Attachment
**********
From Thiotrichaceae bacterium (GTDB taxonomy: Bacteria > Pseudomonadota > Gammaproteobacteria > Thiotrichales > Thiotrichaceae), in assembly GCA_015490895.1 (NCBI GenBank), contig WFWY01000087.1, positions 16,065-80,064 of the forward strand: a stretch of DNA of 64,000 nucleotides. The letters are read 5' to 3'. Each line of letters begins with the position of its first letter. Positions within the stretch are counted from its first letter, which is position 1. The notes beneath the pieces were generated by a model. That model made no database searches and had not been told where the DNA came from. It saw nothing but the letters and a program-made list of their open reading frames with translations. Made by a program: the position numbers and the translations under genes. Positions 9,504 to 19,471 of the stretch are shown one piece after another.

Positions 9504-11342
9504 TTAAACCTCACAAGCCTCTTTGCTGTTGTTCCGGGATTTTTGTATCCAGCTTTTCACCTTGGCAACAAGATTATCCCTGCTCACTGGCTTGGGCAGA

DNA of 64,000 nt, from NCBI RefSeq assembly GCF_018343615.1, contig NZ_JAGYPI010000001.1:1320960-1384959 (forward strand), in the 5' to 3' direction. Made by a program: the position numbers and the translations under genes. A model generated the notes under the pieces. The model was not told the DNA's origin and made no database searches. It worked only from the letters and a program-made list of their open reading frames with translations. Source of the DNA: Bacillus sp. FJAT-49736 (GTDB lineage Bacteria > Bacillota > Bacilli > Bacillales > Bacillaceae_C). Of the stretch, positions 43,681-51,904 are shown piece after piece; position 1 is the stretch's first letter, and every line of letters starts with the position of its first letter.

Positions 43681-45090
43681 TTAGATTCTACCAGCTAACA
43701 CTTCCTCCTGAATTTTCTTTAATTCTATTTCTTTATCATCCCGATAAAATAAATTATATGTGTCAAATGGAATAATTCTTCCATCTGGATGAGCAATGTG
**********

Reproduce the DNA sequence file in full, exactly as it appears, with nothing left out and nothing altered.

From Thiotrichaceae bacterium (GTDB taxonomy: Bacteria > Pseudomonadota > Gammaproteobacteria > Thiotrichales > Thiotrichaceae), in assembly GCA_015490895.1 (NCBI GenBank), contig WFWY01000087.1, positions 16,065-80,064 of the forward strand: a stretch of DNA of 64,000 nucleotides. The letters are read 5' to 3'. Each line of letters begins with the position of its first letter. Positions within the stretch are counted from its first letter, which is position 1. The notes beneath the pieces were generated by a model. That model made no database searches and had not been told where the DNA came from. It saw nothing but the letters and a program-made list of their open reading frames with translations. Made by a program: the position numbers and the translations under genes. Positions 9,504 to 19,471 of the stretch are shown one piece after another.

Positions 9504-11342
9504 TTAAACCTCACAAGCCTCTTTGCTGTTGTTCCGGGATTTTTGTATCCAGCTTTTCACCTTGGCAACAAGATTATCCCTGCTCACTGGCTTGGGCAGA

DNA of 64,000 nt, from NCBI RefSeq assembly GCF_018343615.1, contig NZ_JAGYPI010000001.1:1320960-1384959 (forward strand), in the 5' to 3' direction. Made by a program: the position numbers and the translations under genes. A model generated the notes under the pieces. The model was not told the DNA's origin and made no database searches. It worked only from the letters and a program-made list of their open reading frames with translations. Source of the DNA: Bacillus sp. FJAT-49736 (GTDB lineage Bacteria > Bacillota > Bacilli > Bacillales > Bacillaceae_C). Of the stretch, positions 43,681-51,904 are shown piece after piece; position 1 is the stretch's first letter, and every line of letters starts with the position of its first letter.

Positions 43681-45090
43681 TTAGATTCTACCAGCTAACA
43701 CTTCCTCCTGAATTTTCTTTAATTCTATTTCTTTATCATCCCGATAAAATAAATTATATGTGTCAAATGGAATAATTCTTCCATCTGGATGAGCAATGTG